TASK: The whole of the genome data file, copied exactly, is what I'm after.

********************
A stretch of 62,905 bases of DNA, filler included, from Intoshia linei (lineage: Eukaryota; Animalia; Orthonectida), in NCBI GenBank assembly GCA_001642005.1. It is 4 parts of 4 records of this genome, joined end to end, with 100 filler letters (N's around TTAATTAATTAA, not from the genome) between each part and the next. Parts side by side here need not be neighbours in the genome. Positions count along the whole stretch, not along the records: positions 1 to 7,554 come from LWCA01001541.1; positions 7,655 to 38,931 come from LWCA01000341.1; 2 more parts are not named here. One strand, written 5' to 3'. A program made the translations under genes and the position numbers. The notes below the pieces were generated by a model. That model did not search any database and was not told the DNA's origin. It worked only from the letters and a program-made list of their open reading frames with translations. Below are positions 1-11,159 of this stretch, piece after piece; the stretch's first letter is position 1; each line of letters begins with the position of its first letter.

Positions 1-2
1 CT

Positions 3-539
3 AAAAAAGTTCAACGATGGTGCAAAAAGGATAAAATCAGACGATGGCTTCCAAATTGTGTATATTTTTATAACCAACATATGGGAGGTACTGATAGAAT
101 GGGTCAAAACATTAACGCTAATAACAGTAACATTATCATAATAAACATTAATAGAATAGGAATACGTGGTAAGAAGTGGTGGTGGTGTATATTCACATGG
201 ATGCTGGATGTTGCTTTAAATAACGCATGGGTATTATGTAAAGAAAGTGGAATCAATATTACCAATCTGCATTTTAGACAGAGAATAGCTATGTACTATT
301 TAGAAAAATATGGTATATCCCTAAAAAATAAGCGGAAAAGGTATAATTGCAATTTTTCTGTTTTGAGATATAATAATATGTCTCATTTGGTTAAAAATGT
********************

A stretch of 62,905 bases of DNA, filler included, from Intoshia linei (lineage: Eukaryota; Animalia; Orthonectida), in NCBI GenBank assembly GCA_001642005.1. It is 4 parts of 4 records of this genome, joined end to end, with 100 filler letters (N's around TTAATTAATTAA, not from the genome) between each part and the next. Parts side by side here need not be neighbours in the genome. Positions count along the whole stretch, not along the records: positions 1 to 7,554 come from LWCA01001541.1; positions 7,655 to 38,931 come from LWCA01000341.1; 2 more parts are not named here. One strand, written 5' to 3'. A program made the translations under genes and the position numbers. The notes below the pieces were generated by a model. That model did not search any database and was not told the DNA's origin. It worked only from the letters and a program-made list of their open reading frames with translations. Below are positions 1-11,159 of this stretch, piece after piece; the stretch's first letter is position 1; each line of letters begins with the position of its first letter.

Positions 1-2
1 CT

Positions 3-539
3 AAAAAAGTTCAACGATGGTGCAAAAAGGATAAAATCAGACGATGGCTTCCAAATTGTGTATATTTTTATAACCAACATATGGGAGGTACTGATAGAAT
101 GGGTCAAAACATTAACGCTAATAACAGTAACATTATCATAATAAACATTAATAGAATAGGAATACGTGGTAAGAAGTGGTGGTGGTGTATATTCACATGG
201 ATGCTGGATGTTGCTTTAAATAACGCATGGGTATTATGTAAAGAAAGTGGAATCAATATTACCAATCTGCATTTTAGACAGAGAATAGCTATGTACTATT
301 TAGAAAAATATGGTATATCCCTAAAAAATAAGCGGAAAAGGTATAATTGCAATTTTTCTGTTTTGAGATATAATAATATGTCTCATTTGGTTAAAAATGT